- Edward R. Murrow Regional Award, 2013, 2005, 2003, 2002, and 2001. Radio-Television News Directors Association.
- New York Festivals Radio Awards named Radio Free Asia "Broadcaster of the Year" in 2009. RFA won two medals in 2019, one in 2015; one in 2014; two in 2013; one in 2012; one in 2011; two in 2010; seven in 2009; two in 2008; one in 2007; one in 2004; and one in 2000. RFA also won medals at the New York Festivals TV and Film Awards in 2018 and 2019.
- Gracie Allen Award, 2013, 2010, and 2008. American Women in Radio and Television.
- Consumer Rights award, 2008. Hong Kong Consumer Council, Hong Kong Journalists Association.
- The U.S. Broadcasting Board of Governors' David Burke Distinguished Journalism Award, 2010.
- Society of Environmental Journalists's First Prize for Outstanding Online Reporting on the Environment for RFA's 2010 multimedia series "The Last Untamed River."
- The International Women's Media Foundation's Courage in Journalism Award
|Broadcasting Information (Channels 1, 2, 3, 4)
||24 Hours, Daily
÷ over 3 channels
||Tibet Autonomous Region
||23 Hours, Daily, 1 ch
||8 Hours, Daily
÷ over 3 channels
||8 Hours, Daily
÷ over 2 channels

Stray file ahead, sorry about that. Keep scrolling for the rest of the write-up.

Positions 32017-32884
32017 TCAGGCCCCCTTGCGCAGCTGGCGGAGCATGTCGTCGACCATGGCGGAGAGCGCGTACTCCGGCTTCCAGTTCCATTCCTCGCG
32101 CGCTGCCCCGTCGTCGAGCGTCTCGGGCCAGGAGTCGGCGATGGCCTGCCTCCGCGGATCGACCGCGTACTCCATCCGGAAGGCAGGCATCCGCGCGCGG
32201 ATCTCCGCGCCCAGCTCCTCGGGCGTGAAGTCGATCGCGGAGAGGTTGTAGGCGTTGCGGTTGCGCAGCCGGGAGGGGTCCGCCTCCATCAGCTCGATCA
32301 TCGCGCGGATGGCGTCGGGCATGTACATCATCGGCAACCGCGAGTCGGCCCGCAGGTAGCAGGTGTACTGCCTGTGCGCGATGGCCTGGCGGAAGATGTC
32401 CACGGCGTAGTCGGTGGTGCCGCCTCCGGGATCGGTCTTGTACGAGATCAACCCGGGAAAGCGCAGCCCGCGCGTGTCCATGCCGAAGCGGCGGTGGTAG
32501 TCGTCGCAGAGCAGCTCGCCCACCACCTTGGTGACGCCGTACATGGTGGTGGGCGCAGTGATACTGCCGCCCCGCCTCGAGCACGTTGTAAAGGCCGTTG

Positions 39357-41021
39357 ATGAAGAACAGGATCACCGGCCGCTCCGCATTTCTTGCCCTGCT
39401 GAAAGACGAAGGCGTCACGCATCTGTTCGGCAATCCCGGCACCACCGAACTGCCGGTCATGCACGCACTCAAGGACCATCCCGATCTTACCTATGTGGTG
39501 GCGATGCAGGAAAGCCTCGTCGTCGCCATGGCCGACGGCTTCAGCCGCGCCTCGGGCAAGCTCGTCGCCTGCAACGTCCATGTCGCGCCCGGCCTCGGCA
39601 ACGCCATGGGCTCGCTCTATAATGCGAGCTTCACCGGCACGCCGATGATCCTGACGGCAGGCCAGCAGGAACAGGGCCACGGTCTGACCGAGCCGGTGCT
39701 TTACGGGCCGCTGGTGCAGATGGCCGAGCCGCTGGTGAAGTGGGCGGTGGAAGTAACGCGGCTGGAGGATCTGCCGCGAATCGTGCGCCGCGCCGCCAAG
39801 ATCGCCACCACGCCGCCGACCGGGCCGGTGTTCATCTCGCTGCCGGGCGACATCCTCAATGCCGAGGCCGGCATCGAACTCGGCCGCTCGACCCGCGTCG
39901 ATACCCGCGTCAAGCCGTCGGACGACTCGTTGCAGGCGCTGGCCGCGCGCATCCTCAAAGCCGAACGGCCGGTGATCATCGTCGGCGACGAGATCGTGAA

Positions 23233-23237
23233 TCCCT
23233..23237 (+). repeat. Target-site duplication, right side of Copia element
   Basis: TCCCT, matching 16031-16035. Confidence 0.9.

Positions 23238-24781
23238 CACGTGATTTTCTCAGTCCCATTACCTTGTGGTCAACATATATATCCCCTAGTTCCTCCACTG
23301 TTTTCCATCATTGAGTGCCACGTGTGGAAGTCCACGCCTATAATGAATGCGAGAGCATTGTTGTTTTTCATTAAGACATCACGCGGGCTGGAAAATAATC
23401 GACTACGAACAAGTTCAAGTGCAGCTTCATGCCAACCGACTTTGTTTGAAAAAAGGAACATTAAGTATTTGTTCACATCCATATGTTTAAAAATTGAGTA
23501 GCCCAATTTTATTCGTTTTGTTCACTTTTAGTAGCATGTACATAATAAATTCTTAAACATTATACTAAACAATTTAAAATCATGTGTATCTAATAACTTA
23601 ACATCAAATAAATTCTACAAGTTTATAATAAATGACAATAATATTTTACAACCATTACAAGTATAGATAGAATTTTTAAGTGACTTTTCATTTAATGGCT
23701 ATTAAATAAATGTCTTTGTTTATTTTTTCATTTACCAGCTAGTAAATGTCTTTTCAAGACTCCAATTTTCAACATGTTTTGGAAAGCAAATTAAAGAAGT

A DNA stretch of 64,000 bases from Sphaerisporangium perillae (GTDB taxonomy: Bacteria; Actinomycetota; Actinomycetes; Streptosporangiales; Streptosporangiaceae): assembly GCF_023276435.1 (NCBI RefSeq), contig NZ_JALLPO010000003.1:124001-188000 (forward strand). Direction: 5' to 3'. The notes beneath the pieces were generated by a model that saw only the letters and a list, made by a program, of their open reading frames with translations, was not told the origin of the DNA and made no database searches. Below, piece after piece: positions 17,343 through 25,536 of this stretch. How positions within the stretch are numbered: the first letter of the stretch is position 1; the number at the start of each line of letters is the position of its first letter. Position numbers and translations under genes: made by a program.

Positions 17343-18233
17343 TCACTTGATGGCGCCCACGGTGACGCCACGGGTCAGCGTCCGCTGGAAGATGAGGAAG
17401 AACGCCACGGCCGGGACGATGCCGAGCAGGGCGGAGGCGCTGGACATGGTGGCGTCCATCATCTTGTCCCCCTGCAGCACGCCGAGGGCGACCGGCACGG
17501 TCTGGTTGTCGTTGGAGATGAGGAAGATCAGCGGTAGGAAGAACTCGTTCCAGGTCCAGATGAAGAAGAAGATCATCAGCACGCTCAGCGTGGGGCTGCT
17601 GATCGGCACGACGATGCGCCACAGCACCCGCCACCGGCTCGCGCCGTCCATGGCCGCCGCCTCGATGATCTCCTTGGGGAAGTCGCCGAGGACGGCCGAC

||9 Hours, Daily, 1 ch
||7 Hours, Daily
÷ over 2 channels
||5 Hours, Daily, 1 ch
||5 Hours, Daily, 1 ch
||6 Hours, Daily, 1 ch
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- ^ a b Denyer, Simon (February 28, 2018). "China detains relatives of U.S. reporters in apparent punishment for Xinjiang coverage". The Washington Post.
Their reporting for the U.S. government-funded news organization has offered one of the only independent sources of information about the crackdown in the province
- ^ a b Ball, Molly (December 16, 2017). "When the Presses Stop". The Atlantic.
- ^ a b Beitsch, Rebecca (April 6, 2021). "In departure from Trump, State affirms editorial freedom of Voice of America". The Hill.
USAGM, which runs Radio Free Europe, Radio Free Asia, and other networks, is funded by the government but operates under an editorial "firewall" designed to block any interference in its coverage.
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- ^ David Welch (November 27, 2013). Propaganda, Power and Persuasion: From World War I to Wikileaks. I.B.Tauris. ISBN 978-0-85773-737-3. Archived from the original on August 19, 2020. Retrieved January 3, 2019.
- ^ "About". Retrieved April 10, 2021.
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- ^ a b "Knowledge of China's gulag owes much to American-backed radio". The Economist. October 26, 2019. Archived from the original on October 25, 2019. Retrieved October 25, 2019.